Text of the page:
IMAGE: Butz
Wally Fong  /  AP
The U.S. Agriculture Secretary Earl Butz is seen in 1976.
updated 2/3/2008 1:52:47 PM ET 2008-02-03T18:52:47

Earl L. Butz, an outspoken U.S. agriculture secretary forced from office in 1976 for making a racist joke and once a dean at Purdue University, died Saturday. He was 98.

Butz died at his son's home in Washington, D.C., said Randy Woodson, dean of Purdue's College of Agriculture. He said Butz had traveled to his son's home last week for a visit with family and had been in poor health recently.

"It's a big loss for Purdue and Indiana agriculture," he said.

The free-market advocate had a relaxed and earthy style that won him acclaim as an after-dinner speaker but caused problems in his public life.

Controversy began swirling around Butz after President Nixon appointed him secretary of agriculture in 1971. The farm economist figured in public disputes ranging from foreign grain sales to high meat prices.

He was forced to resign in October 1976 after telling an obscene joke that was derogatory to blacks.

The slur was overheard by John Dean, the former counsel to Nixon who was jailed in the Watergate scandal, and Dean's report on it was published in Rolling Stone magazine.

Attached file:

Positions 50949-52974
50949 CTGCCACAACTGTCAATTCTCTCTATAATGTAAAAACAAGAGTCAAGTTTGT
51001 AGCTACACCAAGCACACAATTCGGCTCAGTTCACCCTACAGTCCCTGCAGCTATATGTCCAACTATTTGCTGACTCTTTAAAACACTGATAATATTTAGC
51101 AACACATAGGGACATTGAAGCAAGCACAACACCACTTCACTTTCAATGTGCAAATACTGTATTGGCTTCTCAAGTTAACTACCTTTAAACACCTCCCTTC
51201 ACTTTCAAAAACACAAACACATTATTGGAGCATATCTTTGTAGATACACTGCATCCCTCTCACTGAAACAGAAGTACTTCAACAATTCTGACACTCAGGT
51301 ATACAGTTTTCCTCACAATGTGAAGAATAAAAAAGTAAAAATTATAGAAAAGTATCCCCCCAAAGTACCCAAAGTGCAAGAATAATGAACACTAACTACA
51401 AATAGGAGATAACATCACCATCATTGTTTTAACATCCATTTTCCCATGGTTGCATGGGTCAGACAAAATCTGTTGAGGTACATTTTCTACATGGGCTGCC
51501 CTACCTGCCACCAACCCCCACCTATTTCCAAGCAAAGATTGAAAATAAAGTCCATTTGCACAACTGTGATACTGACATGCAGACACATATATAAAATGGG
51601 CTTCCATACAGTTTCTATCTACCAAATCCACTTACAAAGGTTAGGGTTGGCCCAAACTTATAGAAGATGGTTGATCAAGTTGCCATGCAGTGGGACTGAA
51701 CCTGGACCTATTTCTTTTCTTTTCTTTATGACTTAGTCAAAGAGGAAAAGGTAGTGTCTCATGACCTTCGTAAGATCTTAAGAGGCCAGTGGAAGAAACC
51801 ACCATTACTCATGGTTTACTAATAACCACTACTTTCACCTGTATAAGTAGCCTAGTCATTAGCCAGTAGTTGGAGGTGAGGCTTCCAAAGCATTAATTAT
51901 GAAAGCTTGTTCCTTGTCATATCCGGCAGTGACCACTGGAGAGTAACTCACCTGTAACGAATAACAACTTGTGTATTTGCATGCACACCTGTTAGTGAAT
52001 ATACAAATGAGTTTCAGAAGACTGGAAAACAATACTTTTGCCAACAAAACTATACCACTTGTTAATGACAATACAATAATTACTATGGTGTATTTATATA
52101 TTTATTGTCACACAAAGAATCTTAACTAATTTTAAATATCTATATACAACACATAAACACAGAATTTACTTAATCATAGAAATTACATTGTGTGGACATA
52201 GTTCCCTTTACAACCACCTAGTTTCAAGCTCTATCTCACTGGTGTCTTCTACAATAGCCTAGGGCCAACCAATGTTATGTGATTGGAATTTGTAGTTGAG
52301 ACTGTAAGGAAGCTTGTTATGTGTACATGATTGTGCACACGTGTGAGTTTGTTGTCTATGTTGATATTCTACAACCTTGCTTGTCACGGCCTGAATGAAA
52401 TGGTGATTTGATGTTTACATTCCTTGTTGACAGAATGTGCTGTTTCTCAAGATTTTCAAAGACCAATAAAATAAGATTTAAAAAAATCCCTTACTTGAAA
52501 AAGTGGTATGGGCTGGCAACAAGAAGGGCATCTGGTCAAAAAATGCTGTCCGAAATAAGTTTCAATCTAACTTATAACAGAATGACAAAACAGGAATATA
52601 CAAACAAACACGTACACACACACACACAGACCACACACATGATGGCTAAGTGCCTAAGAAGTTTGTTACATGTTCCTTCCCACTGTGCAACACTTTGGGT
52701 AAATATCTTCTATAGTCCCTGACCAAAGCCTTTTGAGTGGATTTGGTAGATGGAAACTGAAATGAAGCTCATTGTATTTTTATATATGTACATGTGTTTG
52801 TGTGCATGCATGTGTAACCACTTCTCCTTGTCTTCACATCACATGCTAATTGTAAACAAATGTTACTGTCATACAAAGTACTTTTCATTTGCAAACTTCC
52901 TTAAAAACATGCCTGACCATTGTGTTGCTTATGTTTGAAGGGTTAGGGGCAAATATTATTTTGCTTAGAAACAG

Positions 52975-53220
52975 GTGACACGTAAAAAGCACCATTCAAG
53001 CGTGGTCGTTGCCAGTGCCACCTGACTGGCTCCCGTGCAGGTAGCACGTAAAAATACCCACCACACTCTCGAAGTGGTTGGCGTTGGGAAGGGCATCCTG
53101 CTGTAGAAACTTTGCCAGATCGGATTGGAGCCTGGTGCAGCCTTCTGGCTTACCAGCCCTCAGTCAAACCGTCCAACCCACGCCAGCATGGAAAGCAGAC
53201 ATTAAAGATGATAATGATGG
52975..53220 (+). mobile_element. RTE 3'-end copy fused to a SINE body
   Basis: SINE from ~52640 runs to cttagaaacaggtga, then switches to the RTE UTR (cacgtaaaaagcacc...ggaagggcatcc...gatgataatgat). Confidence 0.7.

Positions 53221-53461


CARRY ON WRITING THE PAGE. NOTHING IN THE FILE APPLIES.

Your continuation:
Two years earlier, Butz apologized to the Vatican after criticizing the Roman Catholic Church's stand on birth control by using a mock Italian accent while referring to the pope.

"Let's be honest, I'm controversial. I don't hesitate to speak my mind," he said at the time.

Butz was raised on a 160-acre livestock farm in northeastern Indiana. He later earned Purdue's first doctorate in agricultural economics. He joined the school's agricultural economics faculty, and rose to head the department.

Butz was assistant secretary of agriculture from 1954 to 1957, during the Eisenhower administration. He then returned to Purdue and was dean of the School of Agriculture for the next 10 years.

Butz maintained that farmers should rely on a free market driven by exports and not federal subsidies.

When world food prices soared in the 1970s, Butz gained the acrimony of environmentalists by urging farmers to "plant from fence row to fence row." Vegetation along fence rows were plowed and planted and wetlands tiled and drained.

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